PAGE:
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Investment from Techstars helps Hegsted, Peak expand reach of Share Farm

By Cindy Hval For The Spokesman-Review

A new venture aims to help minority-owned small farms reach beyond seasonal farmer’s markets and into the big world of corporate and retail sales.

Share Farm has gone through several iterations since chef/entrepreneur Adam Hegsted and his business partner Vince Peak launched it in 2016. From a map for consumers connecting them to area farms, to locally grown fresh produce deliveries to homes and restaurants, to supplying institutional companies with local products for their cafeterias, Share Farm has continued to innovate farm-to-fork ideas.

“We are always trying to connect people to food,” Peak said.

During the pandemic, the company received national attention when it initiated in-person delivery of emergency food boxes through a USDA contract.

“Everyone else was having people come pick them up,” Hegsted said.

Peak described the uniqueness of their boxes. In addition to food, he said they partnered with a local company, Spiceology for seasonings.

“Adam put together recipes based on the ingredients in the box,” he said. “Now, that’s standard practice. That’s when we knew the ideas we had were innovative. Every time we started something new it became a standard.”

Now, Share Farm is poised to simplify the local food sourcing and distribution chain by connecting minority-owned farms to a larger market. The project received a huge boost in January, thanks to an investment by Techstars.

Techstars is a global investment business that provides access to capital, one-on-one mentorship, a worldwide network and customized programming for early-stage entrepreneurs.

“Out of thousands of applicants, Share Farm was one of 10 chosen,” said Hegsted. “We’re the first startup company in Spokane to be accepted.”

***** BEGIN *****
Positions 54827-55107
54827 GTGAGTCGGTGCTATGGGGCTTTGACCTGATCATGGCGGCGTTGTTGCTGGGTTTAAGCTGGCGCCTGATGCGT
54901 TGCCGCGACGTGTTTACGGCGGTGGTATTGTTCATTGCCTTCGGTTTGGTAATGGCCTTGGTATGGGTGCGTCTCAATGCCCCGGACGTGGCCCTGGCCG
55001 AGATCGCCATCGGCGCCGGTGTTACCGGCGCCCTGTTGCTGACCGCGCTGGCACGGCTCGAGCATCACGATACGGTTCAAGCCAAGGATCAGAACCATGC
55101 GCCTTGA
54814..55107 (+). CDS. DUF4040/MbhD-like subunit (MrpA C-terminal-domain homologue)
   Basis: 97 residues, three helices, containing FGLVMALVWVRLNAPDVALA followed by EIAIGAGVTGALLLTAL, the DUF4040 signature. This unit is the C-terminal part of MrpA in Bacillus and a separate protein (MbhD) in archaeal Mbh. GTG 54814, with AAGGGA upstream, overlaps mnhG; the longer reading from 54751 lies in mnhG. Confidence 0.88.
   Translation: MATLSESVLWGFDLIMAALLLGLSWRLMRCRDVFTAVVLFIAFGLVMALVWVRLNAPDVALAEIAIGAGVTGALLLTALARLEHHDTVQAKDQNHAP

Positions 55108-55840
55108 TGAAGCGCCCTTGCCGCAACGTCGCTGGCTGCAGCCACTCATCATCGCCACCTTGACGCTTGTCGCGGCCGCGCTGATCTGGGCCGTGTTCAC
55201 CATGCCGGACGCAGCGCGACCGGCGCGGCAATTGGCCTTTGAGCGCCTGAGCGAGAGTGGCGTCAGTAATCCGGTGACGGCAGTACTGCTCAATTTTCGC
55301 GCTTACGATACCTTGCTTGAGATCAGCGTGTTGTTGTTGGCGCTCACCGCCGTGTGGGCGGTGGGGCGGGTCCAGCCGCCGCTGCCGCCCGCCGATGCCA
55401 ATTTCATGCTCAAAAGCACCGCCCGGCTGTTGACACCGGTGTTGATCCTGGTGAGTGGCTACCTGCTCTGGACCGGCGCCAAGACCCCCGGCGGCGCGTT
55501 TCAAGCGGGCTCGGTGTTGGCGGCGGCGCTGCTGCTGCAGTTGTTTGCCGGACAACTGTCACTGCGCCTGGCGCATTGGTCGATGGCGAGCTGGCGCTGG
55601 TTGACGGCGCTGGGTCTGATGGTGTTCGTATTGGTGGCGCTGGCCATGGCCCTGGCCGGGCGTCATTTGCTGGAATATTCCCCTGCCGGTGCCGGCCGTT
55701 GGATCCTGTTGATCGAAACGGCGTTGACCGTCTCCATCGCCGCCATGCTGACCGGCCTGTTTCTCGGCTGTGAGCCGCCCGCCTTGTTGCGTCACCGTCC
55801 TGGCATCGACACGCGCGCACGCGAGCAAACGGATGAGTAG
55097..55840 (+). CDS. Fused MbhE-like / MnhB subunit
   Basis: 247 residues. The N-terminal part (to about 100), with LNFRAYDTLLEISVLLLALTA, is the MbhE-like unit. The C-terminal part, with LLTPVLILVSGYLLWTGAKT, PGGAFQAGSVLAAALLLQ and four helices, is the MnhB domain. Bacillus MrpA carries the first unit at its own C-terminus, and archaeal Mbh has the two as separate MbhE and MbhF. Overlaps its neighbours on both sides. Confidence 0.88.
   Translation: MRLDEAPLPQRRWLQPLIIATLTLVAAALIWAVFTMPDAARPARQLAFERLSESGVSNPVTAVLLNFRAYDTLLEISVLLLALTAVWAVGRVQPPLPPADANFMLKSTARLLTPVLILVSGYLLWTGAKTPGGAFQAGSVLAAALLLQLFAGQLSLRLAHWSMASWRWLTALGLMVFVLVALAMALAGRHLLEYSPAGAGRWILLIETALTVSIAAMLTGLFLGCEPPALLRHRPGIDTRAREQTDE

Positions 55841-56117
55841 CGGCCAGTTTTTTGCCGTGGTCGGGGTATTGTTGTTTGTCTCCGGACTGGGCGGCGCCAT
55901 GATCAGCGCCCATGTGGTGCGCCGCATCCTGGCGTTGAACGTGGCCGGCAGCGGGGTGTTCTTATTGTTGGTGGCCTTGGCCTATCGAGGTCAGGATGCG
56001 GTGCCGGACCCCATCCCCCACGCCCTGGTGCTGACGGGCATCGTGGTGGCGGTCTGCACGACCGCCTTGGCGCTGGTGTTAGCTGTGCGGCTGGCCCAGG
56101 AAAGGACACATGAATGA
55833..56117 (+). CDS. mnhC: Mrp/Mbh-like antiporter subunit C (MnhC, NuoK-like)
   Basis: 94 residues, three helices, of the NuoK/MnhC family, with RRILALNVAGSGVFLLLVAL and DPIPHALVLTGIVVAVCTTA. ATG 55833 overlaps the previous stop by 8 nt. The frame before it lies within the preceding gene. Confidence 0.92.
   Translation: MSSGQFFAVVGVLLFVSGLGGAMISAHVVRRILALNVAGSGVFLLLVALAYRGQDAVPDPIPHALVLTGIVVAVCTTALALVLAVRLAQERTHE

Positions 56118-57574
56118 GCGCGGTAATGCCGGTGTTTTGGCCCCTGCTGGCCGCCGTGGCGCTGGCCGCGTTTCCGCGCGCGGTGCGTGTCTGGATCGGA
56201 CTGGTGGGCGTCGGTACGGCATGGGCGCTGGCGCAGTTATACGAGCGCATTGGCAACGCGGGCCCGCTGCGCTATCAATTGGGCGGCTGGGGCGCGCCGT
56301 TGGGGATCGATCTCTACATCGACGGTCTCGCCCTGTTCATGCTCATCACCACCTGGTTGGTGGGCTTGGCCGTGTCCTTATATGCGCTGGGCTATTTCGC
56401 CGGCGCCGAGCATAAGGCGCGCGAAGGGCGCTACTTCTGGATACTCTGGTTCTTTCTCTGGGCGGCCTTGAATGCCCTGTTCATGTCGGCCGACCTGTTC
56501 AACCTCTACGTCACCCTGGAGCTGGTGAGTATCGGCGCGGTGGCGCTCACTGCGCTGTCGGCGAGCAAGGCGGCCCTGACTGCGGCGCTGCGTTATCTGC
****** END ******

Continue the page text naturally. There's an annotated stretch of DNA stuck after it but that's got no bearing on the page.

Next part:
Using an inclusive, digital supply chain and existing distribution infrastructure, Share Farm is creating a dynamic digital marketplace that empowers local growers.

Small farms face several challenges in getting their products to larger markets. They often don’t have enough products to sell to institutional buyers and they may not have correct food safety standardizations or product specifications to be able to do this.

“We help break down those barriers by teaching food safety and by aggregating similar products from other producers so that we create scale large enough for those buyers,” Hegsted said.

Additionally, offering a centralized hub minimizes the need for additional warehouse touchpoints between the farm and the table.

Share Farm also wants to extend small farms’ traditional marketplace by offering to buy products outside of their normal window.

“For example, we might buy all a farmer’s zucchini and tomatoes, and then let them know we’re looking for Brussels sprouts or winter kale,” he said. “Our idea is to help farmers make more money off the land they are already growing on and to hopefully help them be much more profitable year after year.”

Why the emphasis on minority-owned farms?

“Food service institutions are looking to buy more minority products,” said Hegsted. “We are trying to get the word out to women-owned, veteran-owned, people of color-owned farms and producers so we can help them sell their products. Share Farm is creating a brand built of minority producers and showing the point of origin where buyers can see where their food is from, what’s in it, how it was grown and how those growing practices impacted the planet.”

In addition to funding, Techstars connected Hegsted and Peak with mentors who are offering support as they expand their knowledge of technology to grow the business.

Peak said the timing with Techstars is ideal because the pandemic changed the way many farmers did business.

“Previously farmers didn’t have to use technology,” he said. “But they had to figure out Zoom and Door Dash, etc. It’s easier to reach them now.”

Indeed, from November 2020 to June 2022, the pilot program distributed 14,423,714 pounds of food from small farms to institutional buyers.

“Techstars funded us because they believe what we have is a world-changing idea,” Hegsted said.

Reach Cindy Hval via email at